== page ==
s book is one of the rare
ans. Thee following passage
i1 of many: "But his simple
only- the stem pushing up
y into the forbidden light;
there grow many dark,
e branches and ashy fruits;
f-blind little girl, Abelia,
o it, smothering and pale,
ematis, and always wander-
r there is the old native
Conapanny, with her hid-
Gcelet of black hair."
is mockery, sometimes, and
i these reviews, but her ad-
riticism is never heavy-
abuse or explosiveness-al-
is delicate and vivacious.
rnment on one ridiculous
ds in this little paragraph,
)me, let us slip away. The
s still going on. The party
on forever; but so, thank
e the sky and the moving

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MADAM CLARE
AIRBR

=- _ --

HILL
AUDITORIUM
FRIDAY
NIGHT
Single Tickets-
y$1,$1.50, $2, $2.50
Season Tickets-
$6, M$8, $10, $12
at School of Music

Distinguished Belgian Soprano in
Choral jUnion Concert Series

_I
VIII
i
Y
iy
_

Other Choral Union

Concerts

Nov. 7 Alexander
Pianist.

Brailowsky,

Russian

Nov. 24
Dec. 12
Jan. 12

Nov. 20

Don

Cossack Russian M a I e

Chorus.
Serge Jaroff, Conductor.
Consisting of 36 expatriated offi-
cers from the Imperial Army in
a program of Russian Church
music, folk songs and soldier
songs.

Detroit Symphony Orchestra
Ossip Gabrilowitsch, Conductor.
Jose Iturbi, Spanish Pianist.
Detroit Symphony Orchestra.
Bernadino Molinaria, Guest
Conductor.
Albert Spalding, American
Violinist.
Paul Robeson, Negro Baritone.
Sergei Rachmaninoff, Pianist.

Jan. 27
Feb. 2
Feb. 10

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NOW IS

THE TIME FOR ALL
GOOD MEN.

(From the Yale Daily News)
It is rather an appalling thought
that in all the Senior Class there
is probably not one man who, on
his graduation, will enter politics.
The country cannot expect to re-
cruit, from the ranks of any of
the colleges like our own, men who
are planning to dedicate their lives
to statesmanship. Partly as the
result of the form of our govern-
ment, partly no doubt because of
an attitude which has grown up,
and partly because of the unsavory
atmosphere which pervades the
field of political service. We make
no move whatever to secure a share
of the responsibility attached to
public offices.
England as is well known is con-
stantly educating young members
of her upper classes to the task of
piloting her government. We have
been reminded of this by the recent
arrival to our shores of Randolph
Churchill who, although not yet
twenty-one, is on an extensive
lecture tour, speaking on the affairs
of the British Empire. As son of
Winston Churchill, and descender
from a long line of men distin-
guished in the political life of hisl
country, he takes his place natur-'
ally as a man of bright promise
for future Parliaments.
The corruption and incompe-
tency which pervade our politics
call for men of wholesome ideals
and careful training to do the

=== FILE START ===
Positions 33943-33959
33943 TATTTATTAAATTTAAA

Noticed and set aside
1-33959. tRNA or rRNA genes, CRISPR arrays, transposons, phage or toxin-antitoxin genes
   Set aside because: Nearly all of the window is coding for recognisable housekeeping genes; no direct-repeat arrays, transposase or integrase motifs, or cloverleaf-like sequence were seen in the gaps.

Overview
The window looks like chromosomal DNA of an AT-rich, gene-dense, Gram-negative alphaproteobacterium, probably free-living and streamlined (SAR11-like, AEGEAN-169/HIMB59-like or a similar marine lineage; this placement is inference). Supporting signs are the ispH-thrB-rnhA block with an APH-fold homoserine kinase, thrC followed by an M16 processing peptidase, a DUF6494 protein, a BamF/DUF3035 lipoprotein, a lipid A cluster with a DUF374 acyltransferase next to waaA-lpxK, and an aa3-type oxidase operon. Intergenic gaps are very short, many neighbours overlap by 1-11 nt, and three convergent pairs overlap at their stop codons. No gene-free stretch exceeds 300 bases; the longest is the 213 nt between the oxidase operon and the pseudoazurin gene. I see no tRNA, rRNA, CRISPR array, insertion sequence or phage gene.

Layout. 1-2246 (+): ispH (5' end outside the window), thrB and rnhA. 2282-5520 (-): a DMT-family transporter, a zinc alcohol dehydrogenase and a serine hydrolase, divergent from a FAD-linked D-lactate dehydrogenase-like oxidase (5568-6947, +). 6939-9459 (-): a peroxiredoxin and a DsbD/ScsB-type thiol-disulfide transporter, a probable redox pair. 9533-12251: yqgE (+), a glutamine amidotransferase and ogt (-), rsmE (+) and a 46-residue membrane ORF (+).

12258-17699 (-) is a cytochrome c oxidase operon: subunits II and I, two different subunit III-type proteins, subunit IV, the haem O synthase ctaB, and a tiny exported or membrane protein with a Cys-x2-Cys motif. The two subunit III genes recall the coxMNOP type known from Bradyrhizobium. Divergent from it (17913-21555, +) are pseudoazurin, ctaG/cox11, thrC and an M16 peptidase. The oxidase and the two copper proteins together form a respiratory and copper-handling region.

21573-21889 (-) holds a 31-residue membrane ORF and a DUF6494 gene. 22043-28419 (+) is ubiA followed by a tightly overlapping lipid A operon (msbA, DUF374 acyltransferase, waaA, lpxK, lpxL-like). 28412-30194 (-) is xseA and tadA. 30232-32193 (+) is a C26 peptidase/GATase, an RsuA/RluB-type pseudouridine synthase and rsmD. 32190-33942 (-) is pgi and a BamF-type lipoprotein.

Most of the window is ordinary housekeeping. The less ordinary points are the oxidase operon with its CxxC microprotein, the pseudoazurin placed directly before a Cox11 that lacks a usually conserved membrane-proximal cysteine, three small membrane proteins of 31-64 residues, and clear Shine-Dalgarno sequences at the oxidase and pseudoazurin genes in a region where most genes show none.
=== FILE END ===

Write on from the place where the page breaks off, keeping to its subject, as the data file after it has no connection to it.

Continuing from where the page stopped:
purging which is so necessary.'
There are always men with suffi-
cient of the filthy wherewithal to'
allow them to serve as representa-
tive of the people, and there is no
charity which needs the aid of

Gee, Frank old man, it certainly,
is nice of you to help out Daniel
like this. Could you favor us with
a word on the coed situation soon?
I'm sure the fellows are all atwit
over the prospect, aren't you now
fellows? . . . . Ah, I was positive
of it!
Another thing, just while fault
is lying around here just asking to
be found,--I have 'it on the best
of authority (namely my own eye-
sight) that there isn't a lousier
looking dump than the Newberry
Aud., between here and old Joe
Whelk's hog-wallow in Ortville, S.
D. Come on now, Mr. B & G what's
the idea of leaving its walls all
caked and crumbling while you
squander quantities of lovely paint
on the A. H. radiators where it
just smells up the whole building
as soon as anyone turns them on?
It would save a lot of paint if you
decorated the Newberry Aud. with
it instead because the radiators
won't be turned on over there until
it reaches ninety in the shade next
summer.
* * *
The Rolls Airpheto Service
is back on the job with a pic-
ture of the cheering squad in
action at the last game. Here
it is, see if you can pick out
that guy next to you who was
eating the apple in your ear
and holding up the wrong card
all the game.

intricate
the ha
clings t
like a cl
ing nea
womnan
den bra
There
satire it
verse c
handed
ways it
Her co
novel ci
"But cc
party i
is going
God, ar
sea."

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The Proper
Treatment -
of the fine fabrics of your clothes is a problem
that has been solved only through years of
experience. The Varsity has specialized in the
field of modern laundering for 26 YEARS and
for this reason we are prepared to serve you -in

the most satisfactory way.

We employ the

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Not every one knows this-or
remembersyit,nand that is why
Katherine Mansfield was a great
woman and a great writer-because
she realized that despite the boring
parties the sky and the moving sea
are. going on forever.
I3. L.
RECENT PUBLICATIONS
One of the outstanding books on
the fall list of Longmans Green is
Sheldon Cheney's New World Archi-
tecture to be published next month.
Mr. Cheney is beginning with the
architecture that evolved out of
machine age methods and mater-
ials, tracing its development in the
last decade from the American sky-
'scraper under Louis Sullivan to the
work of the Vienna Secessionists.,
The work will contain 389 illustra-
tions.
Scribner and Sons has just pub-
lished Life in College by Christian
Gauss, Dean of students at Prince-
ton University. His book is not
addressed to professional educators
but rather confines itself to those
human relationships and adjust-
ments which are made in the ap-

most modern type of laundering methods and
furthermore use IVORY SOAP exclusively.

x14

Phon 42I

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MIC
I have. another complaint here